Medicaid cuts hurt all familiesWhile recognizing Medicaid...


October 28, 1995

Medicaid cuts hurt all families

While recognizing Medicaid as a valuable program in need of reform, the Alzheimer's Association calls on Congress to reduce Medicaid cuts and save the system for families with a loved one with Alzheimer's who have nowhere else to turn.

Congress now is considering legislation to reduce Medicaid spending by $182 billion over the next seven years.

Under these cuts 6,900 people in Maryland could lose their eligibility for benefits in 1996. That number could grow to 63,000 people in the year 2002, almost a 50 percent decrease in the number of people served.

Bills under consideration would replace the federal health care program for the poor and disabled with block grants to the states.

Current federal protection for Medicaid beneficiaries would mostly be eliminated.

Many people do not understand that Medicaid pays half the nursing home bills in America. With nursing home bills averaging $38,000 yearly, few can afford to pay for long-term care for family members indefinitely.

These cuts mean that hard-working families would have no guarantee of help, even after they have spent all they have on nursing home bills. States would have the ability to stop Medicaid benefits for people with Alzheimer's.

This could be devastating to hundreds of thousands of families. It is estimated that 50 percent of nursing home residents have Alzheimer's disease or a related disorder.

This Medicaid ''reform'' is a budget-driven effort with little concern for the people on the receiving end.

They are the most vulnerable people in this country.

The House-passed bill would allow states to end spousal impoverishment protection, forcing people whose husbands or wives go into nursing homes to liquidate all their assets before they can qualify for assistance.

In the years before spousal impoverishment protections were passed, some men and women were forced to sue or divorce their spouses in nursing homes in order to maintain a reasonable standard of living.

Legislation passed in both houses would eliminate federal nursing home quality standards, passed in 1987 after Congress found deplorable conditions and financial irregularities in many facilities.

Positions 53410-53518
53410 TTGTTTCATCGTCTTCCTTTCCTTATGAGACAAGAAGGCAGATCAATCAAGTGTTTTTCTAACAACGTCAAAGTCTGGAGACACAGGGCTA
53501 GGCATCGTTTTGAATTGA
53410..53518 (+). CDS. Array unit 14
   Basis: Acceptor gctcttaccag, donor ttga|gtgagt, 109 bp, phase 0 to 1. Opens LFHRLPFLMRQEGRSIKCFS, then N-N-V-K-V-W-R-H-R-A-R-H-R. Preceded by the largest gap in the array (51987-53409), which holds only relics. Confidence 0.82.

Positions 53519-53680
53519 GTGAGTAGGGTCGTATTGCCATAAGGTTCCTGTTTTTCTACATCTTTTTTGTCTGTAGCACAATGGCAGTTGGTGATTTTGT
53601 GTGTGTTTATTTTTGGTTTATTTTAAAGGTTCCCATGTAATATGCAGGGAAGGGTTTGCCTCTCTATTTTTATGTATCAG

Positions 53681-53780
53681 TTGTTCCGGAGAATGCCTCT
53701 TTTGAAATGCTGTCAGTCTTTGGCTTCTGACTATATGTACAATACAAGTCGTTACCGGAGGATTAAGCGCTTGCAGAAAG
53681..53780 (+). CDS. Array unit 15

It has reduced the number of nursing home residents who are chemically or physically restrained. People with Alzheimer's now are getting better care.

For the longer term, in order to reform Medicaid long-term care, the Alzheimer's Association recommends that Congress increase home and community-based care, which can be more desirable as well as cost-effective.

Congress should also consider coordinating payment and accountability for both acute care and long-term care by making Medicaid and Medicare work together.

These potential cuts in Medicaid put our parents, grandparents and families at risk. We must let state and federal legislators know that this is unacceptable.

Cass Naugle


The writer is the executive director of the Baltimore/Central Maryland chapter of the Alzheimer's Association.

Cold War warrior was little known

Please allow me to provide some background information concerning the Pugwash Conferences on Science and World Affairs, which were mentioned in Bill Glauber's excellent story on Joseph Rotblat (Oct. 14, "Out of the bomb's shadow").

The Pugwash Conferences began in that small Nova Scotia town because of Cyrus S. Eaton, an industrialist and early anti-nuclear activist.

Mr. Eaton, who befriended Nikita Khrushchev at the height of the Cold War, was born in Pugwash and later moved to Cleveland, Ohio, where he launched a career that made him one of the wealthiest and most controversial men of his time.

When Mr. Eaton learned that a group of scientists from both sides of the ''Iron Curtain'' wanted a quiet spot where they could search for common ground free from ideological pressures, he offered his boyhood home.

He took no part in the deliberations, serving only as host and leaving the scientific discussion to scientists.

For several years Mr. Eaton subsidized the conferences and helped persuade communist governments to allow their scientists to travel to the Western Hemisphere.

I know this background because I spent a year processing the papers of Cyrus Eaton at the Western Reserve Historical Society in Cleveland.

Mr. Eaton, who died in 1979, was a very interesting person, a dedicated capitalist who dreaded the devastation of a nuclear war.

He made it his business to understand the Soviet leaders and their approach to world affairs and worked to bring the two sides together.

I would like to think that Mr. Eaton played some small part in bringing the Cold War to an end.

James Stimpert


Terps victorious on academic gridirons

The remarkable performances by the University of Maryland athletic teams this fall have captured the region's attention. National rankings in football, men's and women's soccer and field hockey come on the heels of last spring's success in men's and women's lacrosse and basketball.

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